Navigating Benefits

Rising Dental Costs: How to Manage Your Budget and Still Offer Great Benefits

Read More
Posted by September 27, 2016

The Affordable Care Act (ACA) has greatly increased the number of people with dental coverage. According to the American Dental Association, 8.7 million children and 17.7 million adults may gain some form of dental coverage under this law. Unfortunately, the increase in the number of people seeing the dentist could drive up dental costs. It’s really an issue of supply and demand.

It is estimated that the ACA will increase dental spending in the U.S. by $4 billion a year, and this comes at a time when there are already not enough dentists. While there is no guarantee that this increase in spending will lead to increased dental costs, it’s important to be prepared so you can continue to provide a strong benefits package and manage your budget. Here are some ways for you to offer competitive dental coverage despite rising costs.

Share the Cost With Your Employees

Rising dental costs might make it impossible for your company to bear 100 percent of your dental plan’s costs. If this is the case, it’s reasonable to choose a plan that requires your employees to pay part of the tab. For example, you can pick a plan with a higher annual deductible, which means your employees will need to pay more out of pocket each year before their insurance kicks in and pays for covered treatments. Another option is to choose a cost-sharing plan where your employees pay a higher percentage of the cost for each treatment. Both options lower the monthly or annual premiums that you would need to pay for your plan.

Whenever you consider a cost-sharing arrangement, make sure that your plan still offers generous coverage for preventive care such as cleanings and X-rays. It makes sense to cover 100 percent of these services every year. These treatments can pay for themselves by preventing more serious and more expensive dental problems down the road.

Set an Annual Limit

Another way to manage costs is to set a maximum limit to the amount your plan will cover each year. For example, your plan might cover treatment up to a maximum of $2,000 per year for an employee and their dependents. An employee would then need to cover any costs over this amount out of their own pocket. This way, even if dental costs shoot up, you still keep the same dental budget. At the same time, this would also encourage employees to be smarter shoppers when it comes to dental treatment. Since they know their plan will only cover a fixed amount, they may be more likely to compare their options before signing up for treatment.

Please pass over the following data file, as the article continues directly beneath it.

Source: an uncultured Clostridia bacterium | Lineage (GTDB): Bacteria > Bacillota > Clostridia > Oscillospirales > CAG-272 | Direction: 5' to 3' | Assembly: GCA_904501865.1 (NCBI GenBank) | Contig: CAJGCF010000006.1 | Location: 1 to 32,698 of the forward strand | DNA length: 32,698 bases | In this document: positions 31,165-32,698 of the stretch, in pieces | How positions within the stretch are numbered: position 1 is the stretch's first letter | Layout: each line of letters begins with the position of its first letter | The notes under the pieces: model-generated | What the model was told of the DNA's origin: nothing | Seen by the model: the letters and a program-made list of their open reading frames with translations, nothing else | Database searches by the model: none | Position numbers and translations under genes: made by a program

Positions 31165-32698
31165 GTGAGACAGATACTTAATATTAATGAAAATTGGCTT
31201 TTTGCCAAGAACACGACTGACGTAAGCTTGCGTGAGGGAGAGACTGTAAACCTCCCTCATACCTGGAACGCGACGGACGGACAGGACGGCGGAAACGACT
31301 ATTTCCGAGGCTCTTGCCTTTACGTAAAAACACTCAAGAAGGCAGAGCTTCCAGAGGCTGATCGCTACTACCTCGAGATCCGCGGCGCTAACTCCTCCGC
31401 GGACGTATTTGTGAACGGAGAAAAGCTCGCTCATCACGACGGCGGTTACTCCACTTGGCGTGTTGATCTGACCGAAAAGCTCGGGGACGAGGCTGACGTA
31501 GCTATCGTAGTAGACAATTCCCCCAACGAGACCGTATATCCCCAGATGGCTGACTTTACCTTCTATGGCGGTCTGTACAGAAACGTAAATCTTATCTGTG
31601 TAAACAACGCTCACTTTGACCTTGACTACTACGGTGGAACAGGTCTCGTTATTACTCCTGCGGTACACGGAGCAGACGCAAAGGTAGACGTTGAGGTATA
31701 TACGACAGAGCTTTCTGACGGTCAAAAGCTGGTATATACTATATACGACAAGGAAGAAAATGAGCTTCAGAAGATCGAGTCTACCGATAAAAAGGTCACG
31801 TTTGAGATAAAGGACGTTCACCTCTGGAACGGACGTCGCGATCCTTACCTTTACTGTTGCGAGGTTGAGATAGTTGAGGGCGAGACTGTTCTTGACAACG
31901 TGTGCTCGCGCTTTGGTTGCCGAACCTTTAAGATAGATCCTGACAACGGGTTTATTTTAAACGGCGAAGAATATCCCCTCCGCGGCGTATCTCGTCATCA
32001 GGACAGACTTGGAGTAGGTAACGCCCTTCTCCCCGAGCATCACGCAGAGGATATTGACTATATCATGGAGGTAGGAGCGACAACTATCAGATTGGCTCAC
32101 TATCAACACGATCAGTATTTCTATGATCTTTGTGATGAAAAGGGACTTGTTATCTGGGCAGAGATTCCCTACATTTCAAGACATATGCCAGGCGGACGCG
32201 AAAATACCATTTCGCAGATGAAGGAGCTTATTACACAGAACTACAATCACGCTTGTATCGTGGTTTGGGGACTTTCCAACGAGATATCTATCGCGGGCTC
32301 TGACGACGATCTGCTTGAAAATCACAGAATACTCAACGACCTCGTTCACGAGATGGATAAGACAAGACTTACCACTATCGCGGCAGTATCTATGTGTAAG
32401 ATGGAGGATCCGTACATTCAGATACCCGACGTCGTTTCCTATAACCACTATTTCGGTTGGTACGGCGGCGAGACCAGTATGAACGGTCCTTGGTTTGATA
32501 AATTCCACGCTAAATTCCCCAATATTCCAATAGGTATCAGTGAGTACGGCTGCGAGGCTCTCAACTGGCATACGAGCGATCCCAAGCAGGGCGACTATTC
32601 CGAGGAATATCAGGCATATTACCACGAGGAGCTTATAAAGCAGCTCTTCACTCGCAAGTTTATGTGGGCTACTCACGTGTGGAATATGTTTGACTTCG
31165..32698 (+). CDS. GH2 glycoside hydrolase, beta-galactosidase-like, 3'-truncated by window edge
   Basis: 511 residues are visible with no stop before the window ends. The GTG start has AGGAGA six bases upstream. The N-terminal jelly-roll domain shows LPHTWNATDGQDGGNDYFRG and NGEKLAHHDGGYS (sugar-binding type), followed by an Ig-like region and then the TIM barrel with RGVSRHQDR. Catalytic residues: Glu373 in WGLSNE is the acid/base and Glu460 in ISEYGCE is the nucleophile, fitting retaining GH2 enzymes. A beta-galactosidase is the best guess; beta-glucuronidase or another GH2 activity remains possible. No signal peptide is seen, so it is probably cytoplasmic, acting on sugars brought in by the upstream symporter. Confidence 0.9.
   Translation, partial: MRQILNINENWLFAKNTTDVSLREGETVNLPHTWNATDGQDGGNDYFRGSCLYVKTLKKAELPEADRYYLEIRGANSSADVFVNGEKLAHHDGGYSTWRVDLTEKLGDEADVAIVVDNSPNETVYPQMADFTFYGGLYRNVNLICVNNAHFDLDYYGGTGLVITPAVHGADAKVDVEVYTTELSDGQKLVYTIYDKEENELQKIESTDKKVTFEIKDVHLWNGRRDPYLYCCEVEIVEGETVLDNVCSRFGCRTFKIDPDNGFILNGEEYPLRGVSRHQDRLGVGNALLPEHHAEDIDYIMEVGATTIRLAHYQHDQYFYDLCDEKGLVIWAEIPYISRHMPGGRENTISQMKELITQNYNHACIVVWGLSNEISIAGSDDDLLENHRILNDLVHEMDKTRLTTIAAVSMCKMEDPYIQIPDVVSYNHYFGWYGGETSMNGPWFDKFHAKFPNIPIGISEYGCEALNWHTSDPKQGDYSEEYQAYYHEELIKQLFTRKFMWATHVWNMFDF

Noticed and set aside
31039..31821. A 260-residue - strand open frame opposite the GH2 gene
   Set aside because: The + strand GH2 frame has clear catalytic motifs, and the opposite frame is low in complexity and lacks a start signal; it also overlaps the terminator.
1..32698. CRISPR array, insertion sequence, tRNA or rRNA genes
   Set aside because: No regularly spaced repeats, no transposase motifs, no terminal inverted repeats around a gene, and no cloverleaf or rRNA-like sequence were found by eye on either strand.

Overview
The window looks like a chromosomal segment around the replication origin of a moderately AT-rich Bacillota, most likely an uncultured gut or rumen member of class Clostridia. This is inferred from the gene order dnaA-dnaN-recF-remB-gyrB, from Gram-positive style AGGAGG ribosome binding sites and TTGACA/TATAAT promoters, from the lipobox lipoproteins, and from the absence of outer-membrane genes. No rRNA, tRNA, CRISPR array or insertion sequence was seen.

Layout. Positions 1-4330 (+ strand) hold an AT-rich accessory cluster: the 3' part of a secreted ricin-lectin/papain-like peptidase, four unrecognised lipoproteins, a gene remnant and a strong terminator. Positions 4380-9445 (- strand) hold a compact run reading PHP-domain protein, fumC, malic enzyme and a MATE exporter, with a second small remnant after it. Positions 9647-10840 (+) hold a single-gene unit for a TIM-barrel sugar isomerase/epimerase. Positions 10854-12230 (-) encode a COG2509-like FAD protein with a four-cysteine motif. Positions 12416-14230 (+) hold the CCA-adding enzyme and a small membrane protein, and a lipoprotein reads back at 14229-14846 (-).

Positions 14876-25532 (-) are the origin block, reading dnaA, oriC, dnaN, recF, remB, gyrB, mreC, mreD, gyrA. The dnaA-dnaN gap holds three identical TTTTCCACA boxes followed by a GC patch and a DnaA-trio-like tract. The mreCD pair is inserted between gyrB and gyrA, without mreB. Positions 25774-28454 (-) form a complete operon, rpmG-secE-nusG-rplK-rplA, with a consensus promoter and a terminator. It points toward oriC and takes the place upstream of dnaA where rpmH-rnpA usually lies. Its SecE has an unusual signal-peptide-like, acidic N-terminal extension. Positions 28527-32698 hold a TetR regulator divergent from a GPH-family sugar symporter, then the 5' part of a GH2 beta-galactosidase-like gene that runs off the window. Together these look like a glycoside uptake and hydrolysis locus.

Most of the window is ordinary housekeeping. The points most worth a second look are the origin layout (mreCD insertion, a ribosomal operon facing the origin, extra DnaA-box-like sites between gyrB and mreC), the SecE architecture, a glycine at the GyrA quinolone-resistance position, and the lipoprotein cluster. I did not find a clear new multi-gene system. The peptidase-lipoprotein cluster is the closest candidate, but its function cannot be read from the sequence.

Consider an HMO or a PPO Plan

Health maintenance organization (HMO) and preferred provider organization (PPO) dental plans use a network of approved dentists that have agreed to a lower fee structure. As a result, these plans offer dental coverage at a lower cost. An HMO plan is the least expensive option, but it restricts your employees to only seeing dentists in the network. With a PPO plan, they can still see dentists outside the network if they pay more out of pocket. Either approach lets you offer dental care at a lower cost than fee-for-service plans, which allow employees to see any dentist they want.

Educate Your Employees

If you’re thinking about changing your dental benefits, your employees need to be part of the discussion. Let them know that dental costs could be going up in the future, and you are reviewing all your options to ensure that you can still offer a competitive plan. Take the opportunity to ask what changes your employees would prefer. For example, would they rather pay more out of pocket for a plan with no dental network, or would they prefer a lower-cost HMO plan, even though it would restrict which dentists they could see?

You should also explain to them how they can do their part to keep costs down. Highlight the importance of preventive care—both for maintaining good oral health and for preventing more costly problems down the road. Point out that the cost of preventive care is mostly (if not 100 percent) covered by typical dental plans. You should also request that employees compare prices at different dentists for more serious treatments. In the future, your employees will need to play their part to keep costs down.

Hopefully, the cost of dental care will not increase dramatically in the future, even with the fallout from the ACA. However, by following these strategies you’ll be ready, just in case.

You may also like